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'PIP' Repeal Progresses in the Senate; Still No Action in the House

April 2, 2019 - 7:00am

A move to eliminate Florida’s no-fault auto insurance system advanced Monday in the Senate, though a similar House proposal has not been heard as the annual legislative session reaches its halfway point this week.

The Senate Banking and Insurance Committee voted 5-3 to approve the Senate bill (SB 1052), which sponsor Tom Lee, R-Thonotosassa, expects to be worked into any broader insurance package that emerges in the second half of the session.

“I’m just trying to put my bill in a position where if something were to come together that this bill would be in a posture to be part of negotiated resolutions to any insurance reforms we do this session,” Lee said after the meeting.

A House proposal (HB 733) aimed at repealing the decades-old no fault system has not been heard in committees. Under the non-fault system, drivers are required to carry personal-injury protection, or PIP, coverage to help pay medical bills after accidents.

For several years lawmakers in both chambers have floated the idea of ending the no-fault system. Motorists are required to carry $10,000 in PIP coverage, an amount unchanged since 1979.

“It’s just fundamentally irresponsible for people to be driving around in 2019 with what essentially amounts to $1,500 in no-fault insurance,” Lee said.

The House and Senate proposals would move away from the PIP requirement and, starting Jan. 1, mandate that motorists carry bodily-injury coverage. The bills would require a minimum of $25,000 in bodily injury coverage for the injury or death of one person and $50,000 for injuries or deaths of two or more people. The proposals also would retain an existing $10,000 financial responsibility requirement for property damage.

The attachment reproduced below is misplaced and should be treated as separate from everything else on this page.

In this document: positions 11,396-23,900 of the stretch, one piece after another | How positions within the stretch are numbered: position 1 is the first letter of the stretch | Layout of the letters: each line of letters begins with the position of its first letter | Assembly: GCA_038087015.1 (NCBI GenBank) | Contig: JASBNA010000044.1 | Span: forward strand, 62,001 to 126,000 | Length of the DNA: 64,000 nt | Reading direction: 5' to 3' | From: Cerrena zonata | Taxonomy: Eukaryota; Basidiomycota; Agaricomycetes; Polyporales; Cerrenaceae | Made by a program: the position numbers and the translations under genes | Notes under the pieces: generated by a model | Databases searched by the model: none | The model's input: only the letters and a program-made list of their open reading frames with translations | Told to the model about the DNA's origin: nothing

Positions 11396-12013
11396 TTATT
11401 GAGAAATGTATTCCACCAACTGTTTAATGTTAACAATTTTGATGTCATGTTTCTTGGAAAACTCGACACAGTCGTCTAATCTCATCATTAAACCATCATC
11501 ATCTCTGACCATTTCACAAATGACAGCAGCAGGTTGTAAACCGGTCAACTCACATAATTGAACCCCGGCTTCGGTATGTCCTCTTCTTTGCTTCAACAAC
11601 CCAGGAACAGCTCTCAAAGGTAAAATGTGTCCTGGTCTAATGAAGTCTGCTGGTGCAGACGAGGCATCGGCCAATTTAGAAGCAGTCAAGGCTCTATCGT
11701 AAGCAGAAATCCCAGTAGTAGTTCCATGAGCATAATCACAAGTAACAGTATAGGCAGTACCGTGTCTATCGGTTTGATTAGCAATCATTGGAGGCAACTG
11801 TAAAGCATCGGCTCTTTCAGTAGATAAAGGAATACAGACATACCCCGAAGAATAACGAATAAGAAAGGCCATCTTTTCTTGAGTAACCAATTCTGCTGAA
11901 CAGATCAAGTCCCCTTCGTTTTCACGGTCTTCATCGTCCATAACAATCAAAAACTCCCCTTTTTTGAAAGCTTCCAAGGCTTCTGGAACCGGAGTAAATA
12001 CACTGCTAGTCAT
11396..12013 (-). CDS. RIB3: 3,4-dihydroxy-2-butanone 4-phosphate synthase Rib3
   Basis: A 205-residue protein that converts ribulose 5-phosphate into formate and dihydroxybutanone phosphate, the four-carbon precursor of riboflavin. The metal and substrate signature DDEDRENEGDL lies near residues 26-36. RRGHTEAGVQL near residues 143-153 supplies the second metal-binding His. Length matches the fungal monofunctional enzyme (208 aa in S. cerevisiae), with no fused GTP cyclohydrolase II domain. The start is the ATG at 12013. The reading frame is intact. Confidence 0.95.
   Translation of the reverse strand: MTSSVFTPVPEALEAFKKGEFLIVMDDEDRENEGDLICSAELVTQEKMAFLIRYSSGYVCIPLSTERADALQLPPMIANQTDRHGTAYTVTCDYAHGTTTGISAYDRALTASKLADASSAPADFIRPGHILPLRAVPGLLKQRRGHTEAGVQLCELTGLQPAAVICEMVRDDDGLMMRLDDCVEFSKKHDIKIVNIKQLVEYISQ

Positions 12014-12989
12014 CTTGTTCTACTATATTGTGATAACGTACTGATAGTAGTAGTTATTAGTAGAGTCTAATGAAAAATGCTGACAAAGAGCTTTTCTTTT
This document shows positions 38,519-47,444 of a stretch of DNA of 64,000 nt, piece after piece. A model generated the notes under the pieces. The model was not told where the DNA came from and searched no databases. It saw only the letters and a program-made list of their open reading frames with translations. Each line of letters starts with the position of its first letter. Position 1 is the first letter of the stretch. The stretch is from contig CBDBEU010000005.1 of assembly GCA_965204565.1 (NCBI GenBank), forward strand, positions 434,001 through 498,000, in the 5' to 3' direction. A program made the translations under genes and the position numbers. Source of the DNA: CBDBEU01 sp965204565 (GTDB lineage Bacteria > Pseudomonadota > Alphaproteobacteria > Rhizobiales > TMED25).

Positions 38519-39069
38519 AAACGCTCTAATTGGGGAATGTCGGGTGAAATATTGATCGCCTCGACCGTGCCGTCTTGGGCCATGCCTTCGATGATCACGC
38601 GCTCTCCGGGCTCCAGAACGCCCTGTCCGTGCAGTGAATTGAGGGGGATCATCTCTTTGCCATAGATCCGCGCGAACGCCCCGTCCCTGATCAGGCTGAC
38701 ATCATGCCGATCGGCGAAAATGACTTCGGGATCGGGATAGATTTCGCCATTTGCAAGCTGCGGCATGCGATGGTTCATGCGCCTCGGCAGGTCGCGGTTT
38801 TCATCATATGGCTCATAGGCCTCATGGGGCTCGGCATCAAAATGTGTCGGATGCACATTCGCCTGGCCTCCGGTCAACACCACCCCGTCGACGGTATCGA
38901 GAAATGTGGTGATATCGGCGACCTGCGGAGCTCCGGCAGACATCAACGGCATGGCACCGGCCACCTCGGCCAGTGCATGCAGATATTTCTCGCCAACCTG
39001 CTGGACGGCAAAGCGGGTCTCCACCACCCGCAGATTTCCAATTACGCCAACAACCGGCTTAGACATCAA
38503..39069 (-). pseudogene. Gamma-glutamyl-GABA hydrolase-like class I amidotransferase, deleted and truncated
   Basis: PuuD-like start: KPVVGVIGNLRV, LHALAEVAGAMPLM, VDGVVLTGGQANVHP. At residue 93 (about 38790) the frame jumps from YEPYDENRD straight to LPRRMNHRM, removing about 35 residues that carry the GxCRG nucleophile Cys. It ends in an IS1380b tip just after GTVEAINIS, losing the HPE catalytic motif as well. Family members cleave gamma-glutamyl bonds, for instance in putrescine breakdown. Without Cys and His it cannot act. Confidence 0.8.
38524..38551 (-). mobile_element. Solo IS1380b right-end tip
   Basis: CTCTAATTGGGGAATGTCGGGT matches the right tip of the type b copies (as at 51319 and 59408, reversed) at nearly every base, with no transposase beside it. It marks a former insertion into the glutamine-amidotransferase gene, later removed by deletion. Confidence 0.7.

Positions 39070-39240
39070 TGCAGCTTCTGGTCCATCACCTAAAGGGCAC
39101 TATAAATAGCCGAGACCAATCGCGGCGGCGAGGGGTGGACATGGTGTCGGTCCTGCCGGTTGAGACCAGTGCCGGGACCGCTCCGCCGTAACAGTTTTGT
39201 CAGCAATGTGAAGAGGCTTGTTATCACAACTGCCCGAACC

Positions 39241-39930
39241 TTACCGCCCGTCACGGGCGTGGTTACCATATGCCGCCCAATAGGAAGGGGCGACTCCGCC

Under Lee’s proposal, insurers would be required to offer medical payments, or “MedPay” coverage, to motorists. But unlike past proposals, motorists would not be required to have the coverage.

A 2016 report by the Florida Office of Insurance Regulation projected that drivers would see a 5.6 percent savings by shifting to a bodily-injury coverage requirement. A study two years later by the actuarial consulting firm Milliman showed an average increase in premiums by $67, or a 5.3 percent increase.

Lee said he favors the Office of Insurance Regulation estimate.

No-fault coverage was a target in 2012 of former Gov. Rick Scott and former Chief Financial Officer Jeff Atwater as critics said the system had become riddled with fraud. Lawmakers approved legislation to try to fix the problems but have repeatedly returned to the possibility of repealing no-fault.

The proposed elimination this year is one of several high-profile insurance issues in the Legislature. Perhaps the biggest fight centers on the controversial practice known as assignment of benefits, but insurers and business groups also are hoping lawmakers will take up issues such as restricting “bad faith” lawsuits.

Bad faith cases involve allegations that insurers have not properly looked out for the interests of their customers.

Sen. Jeff Brandes, R-St. Petersburg, said Monday he couldn’t support Lee’s no-fault bill without the inclusion of changes to bad-faith laws.

“This is one of those issues where PIP and this conversion needs to happen, and everybody kind of agrees that it needs to happen,” Brandes said. “I’d think you’d find almost full support here if we could find some pathway forward on third-party bad-faith.”

The addition of bad-faith legislation to past PIP-repeal efforts has been fought by the House, where bill sponsor Erin Grall, R-Vero Beach, has said the change would make the proposal “more complicated than it needs to be.”